Wednesday, May 19, 2010

Narrative correctness

Why is Rand Paul's Republican Teabagger victory in Kentucky CNN's top story on the political ticker? In the home state of Mitch McConnell and Jim Bunning, no amount of ideological extremism should be a surprise, and Paul's victory was so widely expected that it barely qualifies as news.

There was real news yesterday:

But CNN is wasting its pixels on teabaggers. It's not that CNN is filled with teabag sympathizers. But the "TRENDING" tag ought to be a clue.

Big media no longer wants to report what happened today. It wants to develop a story arc. That makes writing and editing easier - and laziness is the great inertial force in human behavior. But it also leads to all the really good gigs:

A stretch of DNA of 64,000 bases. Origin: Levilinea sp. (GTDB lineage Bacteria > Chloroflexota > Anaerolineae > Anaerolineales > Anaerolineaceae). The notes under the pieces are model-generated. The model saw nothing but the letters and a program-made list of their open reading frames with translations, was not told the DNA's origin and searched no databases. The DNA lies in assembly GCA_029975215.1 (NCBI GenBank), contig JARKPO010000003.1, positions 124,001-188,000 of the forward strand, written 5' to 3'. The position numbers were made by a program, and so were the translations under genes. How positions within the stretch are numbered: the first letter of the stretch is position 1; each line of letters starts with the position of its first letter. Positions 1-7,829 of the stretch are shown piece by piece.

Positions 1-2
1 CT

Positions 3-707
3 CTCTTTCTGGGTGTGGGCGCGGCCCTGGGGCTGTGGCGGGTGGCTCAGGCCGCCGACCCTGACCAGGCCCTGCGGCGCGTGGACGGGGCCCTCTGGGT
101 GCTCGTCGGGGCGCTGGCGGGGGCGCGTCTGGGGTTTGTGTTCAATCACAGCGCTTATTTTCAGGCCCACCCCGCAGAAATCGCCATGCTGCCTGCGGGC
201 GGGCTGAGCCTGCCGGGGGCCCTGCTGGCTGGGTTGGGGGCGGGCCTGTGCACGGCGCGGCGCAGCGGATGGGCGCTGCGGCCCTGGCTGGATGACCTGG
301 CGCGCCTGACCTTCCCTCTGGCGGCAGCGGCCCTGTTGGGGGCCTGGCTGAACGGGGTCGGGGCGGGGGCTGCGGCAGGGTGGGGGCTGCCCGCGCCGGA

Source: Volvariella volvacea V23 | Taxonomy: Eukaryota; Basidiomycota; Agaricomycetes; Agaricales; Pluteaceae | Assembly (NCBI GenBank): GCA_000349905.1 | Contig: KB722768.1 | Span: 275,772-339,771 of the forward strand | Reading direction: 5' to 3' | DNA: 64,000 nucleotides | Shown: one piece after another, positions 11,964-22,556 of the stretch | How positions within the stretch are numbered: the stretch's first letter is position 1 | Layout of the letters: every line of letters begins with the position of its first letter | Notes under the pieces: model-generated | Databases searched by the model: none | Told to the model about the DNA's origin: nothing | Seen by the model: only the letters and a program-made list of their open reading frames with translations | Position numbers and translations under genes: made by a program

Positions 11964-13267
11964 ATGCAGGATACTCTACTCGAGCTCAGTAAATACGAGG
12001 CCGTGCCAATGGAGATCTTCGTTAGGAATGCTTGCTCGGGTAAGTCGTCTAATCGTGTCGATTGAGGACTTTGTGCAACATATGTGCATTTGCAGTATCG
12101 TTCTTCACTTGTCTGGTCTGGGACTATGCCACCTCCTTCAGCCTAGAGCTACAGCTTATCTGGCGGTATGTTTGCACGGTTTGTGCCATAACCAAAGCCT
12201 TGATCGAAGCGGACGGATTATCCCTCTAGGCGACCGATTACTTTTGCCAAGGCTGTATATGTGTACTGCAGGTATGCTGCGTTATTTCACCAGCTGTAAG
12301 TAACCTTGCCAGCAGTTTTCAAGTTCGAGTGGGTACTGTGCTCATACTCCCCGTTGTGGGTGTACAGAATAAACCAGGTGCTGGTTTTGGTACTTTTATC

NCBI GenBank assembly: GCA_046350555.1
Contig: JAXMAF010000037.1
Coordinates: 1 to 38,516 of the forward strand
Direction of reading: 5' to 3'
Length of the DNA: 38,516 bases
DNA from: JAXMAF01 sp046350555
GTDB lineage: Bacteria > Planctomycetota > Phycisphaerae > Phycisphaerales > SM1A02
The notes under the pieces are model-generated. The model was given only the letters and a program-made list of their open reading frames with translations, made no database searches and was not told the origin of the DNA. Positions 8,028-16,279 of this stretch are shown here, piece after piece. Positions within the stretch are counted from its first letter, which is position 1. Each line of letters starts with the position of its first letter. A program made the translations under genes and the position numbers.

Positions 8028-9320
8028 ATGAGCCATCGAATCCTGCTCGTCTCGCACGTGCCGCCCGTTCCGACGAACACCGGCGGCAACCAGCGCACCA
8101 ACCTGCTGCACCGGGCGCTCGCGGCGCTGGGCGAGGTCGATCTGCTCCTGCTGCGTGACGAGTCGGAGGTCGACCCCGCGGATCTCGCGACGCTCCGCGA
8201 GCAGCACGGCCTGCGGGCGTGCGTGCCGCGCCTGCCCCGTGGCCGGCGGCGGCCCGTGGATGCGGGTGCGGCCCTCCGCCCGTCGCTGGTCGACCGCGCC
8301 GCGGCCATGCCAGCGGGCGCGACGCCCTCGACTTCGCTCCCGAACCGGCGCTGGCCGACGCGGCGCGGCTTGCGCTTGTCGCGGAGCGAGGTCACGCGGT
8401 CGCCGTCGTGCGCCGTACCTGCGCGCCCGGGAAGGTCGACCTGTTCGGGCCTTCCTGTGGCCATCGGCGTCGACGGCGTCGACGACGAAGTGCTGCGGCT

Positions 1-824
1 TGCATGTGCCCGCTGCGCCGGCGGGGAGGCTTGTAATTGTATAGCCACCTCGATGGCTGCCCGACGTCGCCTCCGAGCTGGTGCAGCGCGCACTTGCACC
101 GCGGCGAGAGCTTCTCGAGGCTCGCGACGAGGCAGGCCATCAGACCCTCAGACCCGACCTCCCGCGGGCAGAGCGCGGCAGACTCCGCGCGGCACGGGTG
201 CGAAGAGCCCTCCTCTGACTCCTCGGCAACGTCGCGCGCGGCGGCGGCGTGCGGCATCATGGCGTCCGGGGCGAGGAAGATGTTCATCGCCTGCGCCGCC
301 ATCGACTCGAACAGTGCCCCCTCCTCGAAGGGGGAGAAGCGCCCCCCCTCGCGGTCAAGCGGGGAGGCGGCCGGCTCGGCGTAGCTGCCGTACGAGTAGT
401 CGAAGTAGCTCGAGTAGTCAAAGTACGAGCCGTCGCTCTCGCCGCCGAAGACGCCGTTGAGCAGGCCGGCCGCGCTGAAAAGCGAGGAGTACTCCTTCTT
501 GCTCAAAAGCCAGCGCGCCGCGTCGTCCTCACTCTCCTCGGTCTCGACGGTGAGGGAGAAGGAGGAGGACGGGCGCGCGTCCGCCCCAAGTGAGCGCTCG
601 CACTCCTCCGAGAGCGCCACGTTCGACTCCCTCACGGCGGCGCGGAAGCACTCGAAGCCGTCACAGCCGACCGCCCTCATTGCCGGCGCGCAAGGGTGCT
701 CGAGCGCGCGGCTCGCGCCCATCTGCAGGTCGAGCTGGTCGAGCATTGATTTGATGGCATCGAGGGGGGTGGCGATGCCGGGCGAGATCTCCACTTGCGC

• Slots among the shouters on TV
  • Big stories that the Pulitzer Committee might look twice at
  • The change to cast a story into book form (or maybe that's just my dream)
  • Hollywood (in their wildest TV movie fantasies)
Electorally, it was a pretty good day for Democrats. Why couldn't that have been the narrative? Pasting up a new narrative is hard work!

I suppose I should be happy that the media didn't go with its bullshit false equivalence reflex to claim that both Republican and Democratic extremists won. Maybe calling Sestak, Halter, and Critz extremists was too obviously nonsense even for the (non-Fox) media.

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